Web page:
Sunday, May 4, 2008

Hidden Gems in Texas

Obviousely not George Bush or his family.
They are just one treasure that should be buried.
No jk jk jk lololol
Dinosaur Valley State Park
The combination of limestone, sandstone and mudstone deposited over 100 million years ago turned out to be the perfect preservation tool for some of the world's best sauropod tracks. The tracks indicate the dinosaurs which left their footprints were as long as 50 feet, weighing about 30 tons. The tracks of a theropod (three-toed dinosaur) nearby have left some to speculate that there was a prehistoric smack-down between the two beasts; no evidence remains about which dino won.
Hueco Tanks State Park
At the site of the last Indian battle in the country (Hueco Tanks State Park), you can view astonishing pictographs drawn by Native Americans from thousands of years ago up through just a few decades ago. Rangers can guide visitors through the history of the drawings, or lead the more adventurous in boulder climbing expeditions. Access is limited to 70 people at a time -- so advance reservations are a must during peak seasons.
Guadalupe River
It flows from the Texas Hill Country all the way to the coast, through the scenic towns of Kerrville and New Braunfels, and even merges for a time with the San Antonio River.
The green water of the Guadalupe (Guada-LOOP, as Texans say it) has plenty of places to put a tube in the water for a lazy float, as well as cliffs and trails for climbing and hiking. Floating the Guadalupe is a somewhat crowded affair -- unless you put in below Comfort, where the wide river is virtually empty.
Padre Island National Seashore
At Padre Island National Seashore cars are forbidden, leaving a pristine environment for swimming, shelling, bird-watching and camping. In the off-season, visitors may find themselves sharing the beach with only seagulls and other coastal birds; rangers conduct daily walks and talks on the seashore's unique habitat, which is also the nesting habitat for the endangered Kemp's ridley sea turtle. A small but well-stocked general store, shower and picnic facilities are available at the visitor's center.
Laguna Madre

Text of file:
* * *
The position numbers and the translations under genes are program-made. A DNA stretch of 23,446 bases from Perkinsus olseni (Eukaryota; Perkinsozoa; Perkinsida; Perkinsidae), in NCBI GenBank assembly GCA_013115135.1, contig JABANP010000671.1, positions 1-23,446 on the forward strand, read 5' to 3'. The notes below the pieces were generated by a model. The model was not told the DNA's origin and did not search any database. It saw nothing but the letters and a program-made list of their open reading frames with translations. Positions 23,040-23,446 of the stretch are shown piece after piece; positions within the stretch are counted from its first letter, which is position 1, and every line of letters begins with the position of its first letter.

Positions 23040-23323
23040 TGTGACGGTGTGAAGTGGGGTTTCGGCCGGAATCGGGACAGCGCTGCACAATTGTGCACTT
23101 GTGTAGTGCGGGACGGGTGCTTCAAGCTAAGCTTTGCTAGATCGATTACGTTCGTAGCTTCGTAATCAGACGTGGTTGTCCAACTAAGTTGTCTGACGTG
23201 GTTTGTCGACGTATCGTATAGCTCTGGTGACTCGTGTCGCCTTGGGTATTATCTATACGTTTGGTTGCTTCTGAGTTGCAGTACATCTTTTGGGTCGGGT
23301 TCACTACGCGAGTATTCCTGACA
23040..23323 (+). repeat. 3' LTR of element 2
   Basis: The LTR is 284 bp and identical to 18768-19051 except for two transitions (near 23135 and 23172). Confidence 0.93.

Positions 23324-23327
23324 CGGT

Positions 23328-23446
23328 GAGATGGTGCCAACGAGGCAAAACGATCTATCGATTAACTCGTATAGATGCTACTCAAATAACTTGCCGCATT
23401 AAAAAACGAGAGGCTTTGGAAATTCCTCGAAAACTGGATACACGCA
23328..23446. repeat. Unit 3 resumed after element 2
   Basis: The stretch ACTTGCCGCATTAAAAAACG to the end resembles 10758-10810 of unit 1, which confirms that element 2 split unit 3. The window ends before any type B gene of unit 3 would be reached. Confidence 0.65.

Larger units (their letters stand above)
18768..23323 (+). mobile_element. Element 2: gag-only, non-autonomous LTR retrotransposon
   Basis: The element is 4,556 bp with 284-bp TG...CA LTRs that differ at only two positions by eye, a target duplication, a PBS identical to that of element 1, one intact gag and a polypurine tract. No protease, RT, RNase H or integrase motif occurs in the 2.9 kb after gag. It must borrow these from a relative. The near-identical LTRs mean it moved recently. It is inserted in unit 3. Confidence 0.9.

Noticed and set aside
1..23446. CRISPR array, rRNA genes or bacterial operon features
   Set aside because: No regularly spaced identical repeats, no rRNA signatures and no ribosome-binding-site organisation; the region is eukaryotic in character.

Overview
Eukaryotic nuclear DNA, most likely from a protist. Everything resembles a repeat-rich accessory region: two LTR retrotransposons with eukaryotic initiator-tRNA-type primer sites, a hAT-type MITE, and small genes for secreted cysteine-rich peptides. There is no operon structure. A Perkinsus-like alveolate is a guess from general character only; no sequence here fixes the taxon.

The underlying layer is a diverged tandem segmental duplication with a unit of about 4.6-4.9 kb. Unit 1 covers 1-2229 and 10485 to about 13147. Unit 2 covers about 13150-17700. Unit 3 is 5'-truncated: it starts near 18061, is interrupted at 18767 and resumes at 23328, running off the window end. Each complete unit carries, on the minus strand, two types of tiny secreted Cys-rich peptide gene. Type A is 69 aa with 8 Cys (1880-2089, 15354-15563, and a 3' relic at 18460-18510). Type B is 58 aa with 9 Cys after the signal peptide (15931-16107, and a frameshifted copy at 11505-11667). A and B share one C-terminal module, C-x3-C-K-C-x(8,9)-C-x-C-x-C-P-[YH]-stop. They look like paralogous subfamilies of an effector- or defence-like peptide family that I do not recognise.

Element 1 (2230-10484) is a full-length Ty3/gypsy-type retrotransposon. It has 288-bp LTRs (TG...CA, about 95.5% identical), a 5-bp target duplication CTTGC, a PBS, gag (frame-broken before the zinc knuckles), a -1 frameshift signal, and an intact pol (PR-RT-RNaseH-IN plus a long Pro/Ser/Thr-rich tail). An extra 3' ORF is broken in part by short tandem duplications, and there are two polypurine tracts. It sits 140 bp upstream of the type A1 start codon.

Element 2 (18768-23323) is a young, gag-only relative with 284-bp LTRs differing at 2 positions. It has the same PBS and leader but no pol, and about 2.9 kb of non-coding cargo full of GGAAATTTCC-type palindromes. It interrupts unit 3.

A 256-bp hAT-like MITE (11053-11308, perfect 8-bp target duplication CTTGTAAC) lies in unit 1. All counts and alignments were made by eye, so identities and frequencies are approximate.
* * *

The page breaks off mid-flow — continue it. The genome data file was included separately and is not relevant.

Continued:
More than 600 square miles of shallow waters provide the perfect rest stop for migratory birds, as well as an important breeding ground for aquatic birds. Averaging 2.5 feet in depth, the Laguna is surprisingly easy to navigate with shallow boats; the sport fishing is excellent, while shelling and relaxing on the spoil islands -- the hundreds of little islands dotting the waters -- makes for a peaceful retreat. Some fishing cabins and campsites are available on the spoil islands through local guide services.
Palo Duro Canyon State Park
Second in size only to the Grand Canyon, Palo Duro Canyon is 120 miles long -- and almost 20 miles wide in some spots. It's a breathtaking area for hiking and rock climbing, primitive camping -- or really living it up in a 'cow camp cabin' (little stone cabins which are entirely rustic yet charming and include the modern conveniences of small refrigerators, microwaves, heating and air conditioning units). Every October, there's a 50-mile trail run through the park; 50-K and 20-K competitions are for the less physically fit.
High Island
High Island is actually the highest point on the entire Gulf of Mexico -- 38 feet above sea level. The island is home to four Audubon bird sanctuaries, and it's a safe assumption that even at the lowest point of the migratory bird season, the birds outnumber the 500 or so residents. The island has more than 20,000 feet of beach fronting both the Gulf of Mexico and Galveston Bay and excellent saltwater fishing from one of the local piers or from a boat.
Barton Springs Swimming Hole
Perhaps the most popular swimming hole in the state, Barton Springs in Austin's Zilker Park is still unknown to most Texans. The 900-foot long spring fed swimming hole was formed when Barton Creek was dammed; it has a natural rock gravel bottom and spring-chilled water. There's no uniform depth, but plenty of ways to get in and out of the water, from diving boards and natural rock formations to jump off of, to ladders for climbing out if you're too weary to swim back to the shallows. Just be sure to check for depth signs before plunging in.
Big Bend National Park
It's hard to imagine that an 800,000-acre natural wonder can be considered a hidden gem, but when it's in the most remote part of West Texas and very few visitors venture to it, then it can indeed be called unknown. Those who make the trek find excellent hiking, camping and exploring, moving from a mountain environment that's the stuff Westerns are made of, to the wide expanses of the Rio Grande, to the high desert. Floating the Rio Grande is an excellent way to take in the park's natural beauty -- not to mention cool off after a hike; star-gazing is excellent from any campsite.
Santa Ana National Wildlife Refuge
The 2,000-acre refuge was created to protect migratory birds who paused in flight to rest along the banks of the lower Rio Grande, and soon became home to all kinds of other species, from butterflies -- there are over 300 species of butterfly at the refuge -- as well as the rare indigo snake to the endangered ocelot, plus bobcats, coyotes, and, of course, armadillos. This abundance of wildlife can be viewed from the 12 miles of foot trails throughout the refuge.
So yeah.
I honestly thought this article would be about real gems.
Like rubies, sapphires, emeralds.
But this is what you get in America.
You gotta love it. -_-
Oh yes!
I almost forgot!
There has been a 15% increase in tourism in Cuba.
Yay Cuba!
It's probably because Fidel Castro is out.
Thank gosh for that.
I was going to post the whole article.
But It was short and boring.
And I was sure you would much rather read this instead!
No jk jk jk lololol.

No comments: